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Singing the Blues

By Danielle Barber, Suna Bros.

I’ve got a bad case of the winter blues.

December heralds shorter days and longer nights. There’s a chill in the air and frost underfoot as planet Earth tilts on its axis while twirling around the sun. But my kind of winter blues refers to two frosty-hued gemstones: blue zircon and tanzanite.

December babies, celebrate! The last month on the calendar offers the largest birthstone selection, all of which happen to be in my favorite color…blue.

Zircon offers an unexpected palette of cherry, amber, golden, green, and clear gems, but its electric blue is the most popular by far. For a gem that’s been around over four BILLION years, zircon is still a big mystery to many. The zircon/zirconia names are befuddling, inferring that zircons are imitations, like lab-grown cubic zirconia.

Further complicating matters is that colorless zircon resembles diamond more than any other natural gem and has been widely used as a substitute for diamond. But zircon is as gorgeous as it is natural.

Zircon is the stealthiest of charmers. You may not know what it is, but once you see it, it’s got you, hook, line, and sinker. Though not as well-known as other gems, zircons are hardly wallflowers. Even in the dimmest, most remote corner of a showcase, all a zircon needs is the teeniest beam of light to explode into full-on spectral brilliance. They just can’t help themselves.

Blue zircon ring by Suna Bros.

Aside from being one of the heaviest gemstones, zircon has some uber-cool properties that make it a gem extraordinaire. Its supernova brilliance is due to a high refractive index, greater than sapphire, ruby, or spinel. It’s fiery like diamond and one of only a few gems that show visible dispersion, the flashing rainbow colors when it’s moved around in the light.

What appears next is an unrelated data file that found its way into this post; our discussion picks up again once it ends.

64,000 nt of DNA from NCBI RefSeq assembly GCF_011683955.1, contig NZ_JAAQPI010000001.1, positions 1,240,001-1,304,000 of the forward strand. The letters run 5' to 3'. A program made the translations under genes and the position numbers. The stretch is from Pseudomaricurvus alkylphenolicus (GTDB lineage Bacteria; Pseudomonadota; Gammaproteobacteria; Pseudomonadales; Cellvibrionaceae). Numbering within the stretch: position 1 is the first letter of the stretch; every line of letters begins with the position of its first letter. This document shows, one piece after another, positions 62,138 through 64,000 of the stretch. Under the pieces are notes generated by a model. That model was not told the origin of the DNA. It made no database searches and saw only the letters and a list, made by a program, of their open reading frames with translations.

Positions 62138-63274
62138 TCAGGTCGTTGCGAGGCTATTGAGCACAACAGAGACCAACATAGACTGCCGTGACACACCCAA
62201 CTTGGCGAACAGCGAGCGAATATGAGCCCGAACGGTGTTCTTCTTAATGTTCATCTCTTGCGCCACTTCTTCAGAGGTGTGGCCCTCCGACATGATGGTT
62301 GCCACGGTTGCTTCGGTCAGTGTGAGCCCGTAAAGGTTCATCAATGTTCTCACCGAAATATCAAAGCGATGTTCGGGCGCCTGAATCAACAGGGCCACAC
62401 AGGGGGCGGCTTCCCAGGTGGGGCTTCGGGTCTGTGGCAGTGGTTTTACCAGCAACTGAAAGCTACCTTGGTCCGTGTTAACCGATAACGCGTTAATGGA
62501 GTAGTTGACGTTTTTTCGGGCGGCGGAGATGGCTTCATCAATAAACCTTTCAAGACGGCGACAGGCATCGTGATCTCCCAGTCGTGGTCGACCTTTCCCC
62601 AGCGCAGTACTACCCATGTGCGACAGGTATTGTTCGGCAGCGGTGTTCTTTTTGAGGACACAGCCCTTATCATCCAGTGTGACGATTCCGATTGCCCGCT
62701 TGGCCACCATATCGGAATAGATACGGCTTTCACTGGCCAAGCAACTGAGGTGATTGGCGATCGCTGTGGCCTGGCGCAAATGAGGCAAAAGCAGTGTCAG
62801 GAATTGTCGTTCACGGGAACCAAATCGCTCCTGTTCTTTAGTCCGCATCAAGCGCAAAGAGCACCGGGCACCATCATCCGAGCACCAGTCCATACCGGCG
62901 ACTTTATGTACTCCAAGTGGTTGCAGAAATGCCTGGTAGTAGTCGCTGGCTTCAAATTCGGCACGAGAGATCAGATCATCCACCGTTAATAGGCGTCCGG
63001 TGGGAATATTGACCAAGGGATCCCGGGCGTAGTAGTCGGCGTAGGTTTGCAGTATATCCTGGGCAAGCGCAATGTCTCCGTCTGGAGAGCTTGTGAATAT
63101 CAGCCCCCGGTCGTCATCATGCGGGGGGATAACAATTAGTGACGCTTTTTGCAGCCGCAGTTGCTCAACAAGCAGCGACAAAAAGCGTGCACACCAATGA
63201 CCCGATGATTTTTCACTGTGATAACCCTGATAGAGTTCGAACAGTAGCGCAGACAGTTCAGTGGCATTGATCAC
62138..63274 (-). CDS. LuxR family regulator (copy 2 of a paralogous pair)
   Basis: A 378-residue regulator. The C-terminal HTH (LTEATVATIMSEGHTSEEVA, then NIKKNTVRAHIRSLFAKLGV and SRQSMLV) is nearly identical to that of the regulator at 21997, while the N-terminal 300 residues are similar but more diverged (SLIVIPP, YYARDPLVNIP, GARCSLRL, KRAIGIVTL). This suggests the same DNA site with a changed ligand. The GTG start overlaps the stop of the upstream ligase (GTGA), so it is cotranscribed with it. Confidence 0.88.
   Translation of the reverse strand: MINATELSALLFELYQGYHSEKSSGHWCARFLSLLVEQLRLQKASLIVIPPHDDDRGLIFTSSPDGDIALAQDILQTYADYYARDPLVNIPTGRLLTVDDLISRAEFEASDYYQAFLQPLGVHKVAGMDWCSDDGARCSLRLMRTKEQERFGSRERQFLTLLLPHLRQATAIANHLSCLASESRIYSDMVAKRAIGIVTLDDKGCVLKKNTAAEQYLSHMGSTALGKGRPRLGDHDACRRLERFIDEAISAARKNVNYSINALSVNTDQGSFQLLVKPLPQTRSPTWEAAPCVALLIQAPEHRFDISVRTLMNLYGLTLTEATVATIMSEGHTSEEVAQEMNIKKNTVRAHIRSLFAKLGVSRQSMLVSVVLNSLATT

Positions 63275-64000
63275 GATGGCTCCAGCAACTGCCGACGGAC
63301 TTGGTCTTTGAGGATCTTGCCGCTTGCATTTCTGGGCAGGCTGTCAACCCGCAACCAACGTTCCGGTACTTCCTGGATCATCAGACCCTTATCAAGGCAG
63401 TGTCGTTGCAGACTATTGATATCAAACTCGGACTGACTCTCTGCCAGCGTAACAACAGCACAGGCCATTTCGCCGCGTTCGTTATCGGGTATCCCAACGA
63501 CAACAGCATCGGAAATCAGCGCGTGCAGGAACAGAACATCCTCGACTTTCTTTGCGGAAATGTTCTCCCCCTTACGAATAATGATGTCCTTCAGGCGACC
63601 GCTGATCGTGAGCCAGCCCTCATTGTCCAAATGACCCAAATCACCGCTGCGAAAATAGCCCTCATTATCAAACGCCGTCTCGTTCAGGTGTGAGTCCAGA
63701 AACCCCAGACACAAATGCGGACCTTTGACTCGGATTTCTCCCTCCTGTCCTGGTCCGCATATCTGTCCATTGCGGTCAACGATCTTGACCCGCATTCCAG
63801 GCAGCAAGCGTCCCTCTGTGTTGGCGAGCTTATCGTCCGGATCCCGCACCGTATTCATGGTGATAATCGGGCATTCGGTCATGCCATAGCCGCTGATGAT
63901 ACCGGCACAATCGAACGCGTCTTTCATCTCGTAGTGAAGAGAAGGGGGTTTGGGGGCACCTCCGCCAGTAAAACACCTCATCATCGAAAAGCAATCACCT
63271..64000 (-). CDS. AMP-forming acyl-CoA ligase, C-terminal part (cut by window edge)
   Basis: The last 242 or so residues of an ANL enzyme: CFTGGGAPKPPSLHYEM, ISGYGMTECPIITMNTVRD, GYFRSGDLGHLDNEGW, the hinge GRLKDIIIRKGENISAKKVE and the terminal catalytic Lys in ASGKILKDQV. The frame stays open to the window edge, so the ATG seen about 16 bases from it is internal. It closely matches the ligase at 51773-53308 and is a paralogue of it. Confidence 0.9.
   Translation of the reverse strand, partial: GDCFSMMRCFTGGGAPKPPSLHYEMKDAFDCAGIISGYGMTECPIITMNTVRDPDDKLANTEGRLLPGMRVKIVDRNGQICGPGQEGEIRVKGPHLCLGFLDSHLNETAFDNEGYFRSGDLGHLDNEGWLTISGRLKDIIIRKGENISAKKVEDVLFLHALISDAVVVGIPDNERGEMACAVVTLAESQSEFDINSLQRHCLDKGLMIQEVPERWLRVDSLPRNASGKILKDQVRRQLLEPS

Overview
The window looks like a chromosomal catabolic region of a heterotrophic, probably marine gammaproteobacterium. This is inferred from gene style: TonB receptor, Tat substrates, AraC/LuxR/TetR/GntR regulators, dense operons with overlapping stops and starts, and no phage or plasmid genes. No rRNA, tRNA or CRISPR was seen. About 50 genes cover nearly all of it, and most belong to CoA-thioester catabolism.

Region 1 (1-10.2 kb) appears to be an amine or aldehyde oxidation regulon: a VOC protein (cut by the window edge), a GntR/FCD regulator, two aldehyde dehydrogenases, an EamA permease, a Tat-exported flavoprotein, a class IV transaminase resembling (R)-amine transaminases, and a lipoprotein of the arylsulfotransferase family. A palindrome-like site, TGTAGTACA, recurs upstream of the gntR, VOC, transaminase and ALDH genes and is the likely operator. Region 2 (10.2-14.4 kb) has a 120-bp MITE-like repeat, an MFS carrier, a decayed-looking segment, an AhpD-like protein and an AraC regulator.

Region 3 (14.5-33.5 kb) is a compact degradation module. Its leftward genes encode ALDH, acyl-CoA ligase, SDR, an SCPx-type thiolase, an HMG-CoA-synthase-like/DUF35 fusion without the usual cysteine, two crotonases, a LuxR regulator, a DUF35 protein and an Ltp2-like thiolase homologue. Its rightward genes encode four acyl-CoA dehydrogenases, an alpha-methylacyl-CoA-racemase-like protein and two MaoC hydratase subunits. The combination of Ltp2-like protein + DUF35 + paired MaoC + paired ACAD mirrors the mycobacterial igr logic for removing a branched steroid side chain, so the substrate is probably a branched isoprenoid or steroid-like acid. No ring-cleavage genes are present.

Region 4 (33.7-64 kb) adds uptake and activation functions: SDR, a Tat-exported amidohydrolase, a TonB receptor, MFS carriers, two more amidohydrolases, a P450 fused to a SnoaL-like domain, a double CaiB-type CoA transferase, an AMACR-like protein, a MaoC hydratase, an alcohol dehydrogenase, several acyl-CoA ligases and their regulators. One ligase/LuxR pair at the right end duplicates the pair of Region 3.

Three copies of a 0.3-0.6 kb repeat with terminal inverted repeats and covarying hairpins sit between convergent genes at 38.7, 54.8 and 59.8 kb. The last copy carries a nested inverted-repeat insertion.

In fact, its dispersion is almost as high as diamond. Another trick in zircon’s magic show is birefringence. This optical phenomenon, known as double refraction, is best observed in a zircon. A single ray of light is split into two rays, hitting the inside of the pavilion facets and doubling them like a hall of mirrors effect.

Our next blue gem has been around for a little over 50 years, barely a blip by gem standards. It was discovered in East Africa, but there are different versions of the story, such as a Maasai tribesman stumbling upon blue crystals and believing them to be vibrant sapphires. One thing is certain: it was a completely new gem, blue zoisite. In the late 1960s, Tiffany & Co. named it after its birthplace: Tanzanite. A star was born: the world embraced tanzanite.

Tanzanite is said to be rarer than diamonds, found in only one part of the globe, in the Merelani foothills in the shadow of Mt. Kilimanjaro. As with any gem, it is never certain where and when they will occur, but some geologists believe that tanzanite mines may not last for another generation.

Tanzanite’s palette spans from cool lilac and light blue in smaller stones to deep ultramarine in larger. I often find myself describing these gemmy tanzanites as “velvety” because one gets lost in their gorgeous lushness. Tanzanite’s superpower is its pleochroism, which means that its crystals can show three distinct colors—blue, violet, and burgundy—when viewed from different angles.

So, what’s not to love about the blues? The gem kind, that is.